for the wind to drop.
They returned to Bernier Island
but a hurricane had swept in
and scattered their stores.
They had half a barrel of flour
buried in seaweed and
a barrel of salt provisions.
George put out to sea again
surveyed the coast within Shark Bay
and the surrounding country
and reached Gantheaume Bay.
His boat was dashed upon rock
as they tried to land.
The other boat was damaged
both boats beyond repair.
George’s only option now
was to walk to Perth
300 miles
with 20 pounds of damaged flour
barely edible
and one pound each of salt pork.
They argued about how best to proceed.
Short walks with long rests or
long rests with short walks.
Several men insisted on carrying articles
cordage, canvas, duck.
Men who refused to abandon their loads
were first to become exhausted.
Concerned for everyone’s survival
George pressed ahead
with those few men
fit and willing
to reach Perth
and send a relief party.
About 25 miles from Perth
they met a party of natives
who supplied a good native meal
and nursed them
like children.

In May 1839
John left Perth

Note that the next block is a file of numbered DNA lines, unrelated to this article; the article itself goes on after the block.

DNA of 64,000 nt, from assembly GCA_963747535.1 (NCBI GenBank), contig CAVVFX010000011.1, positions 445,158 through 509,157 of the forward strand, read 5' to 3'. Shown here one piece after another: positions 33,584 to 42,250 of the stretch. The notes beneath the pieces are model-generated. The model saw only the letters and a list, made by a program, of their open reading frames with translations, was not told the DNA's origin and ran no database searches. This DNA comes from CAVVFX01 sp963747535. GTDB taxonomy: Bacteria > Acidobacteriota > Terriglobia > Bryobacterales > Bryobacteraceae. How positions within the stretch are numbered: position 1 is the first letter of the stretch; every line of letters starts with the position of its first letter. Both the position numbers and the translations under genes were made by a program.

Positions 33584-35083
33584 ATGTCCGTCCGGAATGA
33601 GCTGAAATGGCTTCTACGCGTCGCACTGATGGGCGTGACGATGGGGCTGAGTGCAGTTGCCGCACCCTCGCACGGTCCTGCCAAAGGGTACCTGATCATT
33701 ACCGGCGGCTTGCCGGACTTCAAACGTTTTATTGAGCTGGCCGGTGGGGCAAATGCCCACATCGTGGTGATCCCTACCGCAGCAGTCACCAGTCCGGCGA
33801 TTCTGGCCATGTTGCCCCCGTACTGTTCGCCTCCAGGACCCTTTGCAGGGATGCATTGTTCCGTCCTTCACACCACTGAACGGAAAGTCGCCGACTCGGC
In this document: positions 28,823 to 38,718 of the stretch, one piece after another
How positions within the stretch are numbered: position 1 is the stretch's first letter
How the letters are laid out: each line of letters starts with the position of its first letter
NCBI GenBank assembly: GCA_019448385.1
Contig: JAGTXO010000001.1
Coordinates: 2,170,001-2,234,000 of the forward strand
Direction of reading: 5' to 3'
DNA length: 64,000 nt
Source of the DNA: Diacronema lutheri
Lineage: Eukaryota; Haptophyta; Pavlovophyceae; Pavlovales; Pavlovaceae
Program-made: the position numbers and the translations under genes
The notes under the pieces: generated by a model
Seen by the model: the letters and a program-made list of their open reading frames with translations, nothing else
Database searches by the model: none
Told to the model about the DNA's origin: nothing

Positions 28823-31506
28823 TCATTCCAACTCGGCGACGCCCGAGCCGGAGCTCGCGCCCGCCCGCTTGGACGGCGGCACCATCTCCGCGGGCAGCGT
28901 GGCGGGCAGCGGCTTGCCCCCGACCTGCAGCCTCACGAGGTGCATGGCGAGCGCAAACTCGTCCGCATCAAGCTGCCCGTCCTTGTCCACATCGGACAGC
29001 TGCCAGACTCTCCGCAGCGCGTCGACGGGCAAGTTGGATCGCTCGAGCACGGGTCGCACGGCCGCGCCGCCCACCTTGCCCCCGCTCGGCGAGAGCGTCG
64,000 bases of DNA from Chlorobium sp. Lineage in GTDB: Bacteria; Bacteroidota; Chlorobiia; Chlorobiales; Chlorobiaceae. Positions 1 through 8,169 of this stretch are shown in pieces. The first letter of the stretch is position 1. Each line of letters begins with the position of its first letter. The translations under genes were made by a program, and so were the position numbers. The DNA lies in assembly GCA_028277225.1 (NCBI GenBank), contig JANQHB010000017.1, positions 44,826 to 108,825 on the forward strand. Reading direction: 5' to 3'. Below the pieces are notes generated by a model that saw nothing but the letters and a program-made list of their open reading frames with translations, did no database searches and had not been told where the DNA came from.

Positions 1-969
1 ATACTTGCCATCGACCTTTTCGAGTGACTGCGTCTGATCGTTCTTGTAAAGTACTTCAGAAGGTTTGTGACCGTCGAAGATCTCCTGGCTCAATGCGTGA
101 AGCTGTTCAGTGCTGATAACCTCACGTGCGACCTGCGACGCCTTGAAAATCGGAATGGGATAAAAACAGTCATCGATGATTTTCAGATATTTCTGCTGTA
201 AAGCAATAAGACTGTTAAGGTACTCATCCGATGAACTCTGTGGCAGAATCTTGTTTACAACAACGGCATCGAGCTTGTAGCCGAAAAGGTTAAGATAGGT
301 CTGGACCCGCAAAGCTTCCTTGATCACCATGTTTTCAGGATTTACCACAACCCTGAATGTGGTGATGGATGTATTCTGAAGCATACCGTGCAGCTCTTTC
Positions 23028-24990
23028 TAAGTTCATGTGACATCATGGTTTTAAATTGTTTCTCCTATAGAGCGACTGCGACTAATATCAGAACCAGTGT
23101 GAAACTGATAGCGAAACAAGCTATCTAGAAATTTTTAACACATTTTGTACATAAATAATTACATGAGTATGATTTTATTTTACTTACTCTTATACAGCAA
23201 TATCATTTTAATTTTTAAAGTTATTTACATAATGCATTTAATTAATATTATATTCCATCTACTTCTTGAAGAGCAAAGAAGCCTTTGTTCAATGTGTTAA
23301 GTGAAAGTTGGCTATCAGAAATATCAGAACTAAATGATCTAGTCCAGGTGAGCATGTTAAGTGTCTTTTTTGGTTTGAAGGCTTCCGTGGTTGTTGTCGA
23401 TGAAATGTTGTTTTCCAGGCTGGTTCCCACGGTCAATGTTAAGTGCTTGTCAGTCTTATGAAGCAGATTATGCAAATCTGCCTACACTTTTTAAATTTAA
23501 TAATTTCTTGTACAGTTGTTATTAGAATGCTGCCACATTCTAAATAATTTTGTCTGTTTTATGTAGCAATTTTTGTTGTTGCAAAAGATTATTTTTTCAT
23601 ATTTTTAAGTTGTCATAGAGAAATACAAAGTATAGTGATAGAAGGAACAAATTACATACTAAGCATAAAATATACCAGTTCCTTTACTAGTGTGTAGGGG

with policemen and
Aboriginal guides
and horses
to rescue the trailing men.
He found three men
Ruston, Stiles and Clatworthy
gazing hopelessly at
a rocky headland
without the strength
to climb over it.
As John described it,
one man on his knees
with hands uplifted
supplicating assistance
from that Power
by whose will alone
it had now
been sent to them.
They all declared their
firm conviction
they could not have
proceeded forward
another day and should
have given it up
as hopeless.
They had left Frederick Smith
the volunteer
a few days since
in a dying state
six or seven miles
to the north.
John and his men
lifted the three men onto the horses
and conveyed them
to a place
above the sand hills
made a fire
and revived them
with boiled sago
rice, water and brandy.
John went with
one of the men and
an Aboriginal guide Warrup
and Ruston
to find Frederick Smith.
Warrup saw the traces
of feet in the sand
they ascended a bare sand hill
turned short round to the left
and there lay Frederick
Florence Nightingale’s cousin
extended on his back
in the midst of a thick bush.
He seemed to have laid down to sleep
half enveloped in his blanket.
His canteen quite empty
haversack with his few requisites
and his felt hat that lay near him.
His spirit seemed to have fled
from the dreadfully emaciated body
between two and three days ago.
They buried his remains
in the sand
uttered a short prayer
and smoothing over his solitary bed
placed at the head of his grave
a piece of wood found on the beach.


Copyright    Sandra Roe



A Decision

They say a bushfire kills
with radiant heat
and smoke inhalation.
This one followed a
catastrophic fire warning.
Lightning sparked fires
at Grass Patch, Scaddan and Salmon Gums.
To save his chestnut horse Cougar
from the advancing flames
burning embers flying
at 140 kilometres an hour
Tom from Sheffield
loaded the animal in the float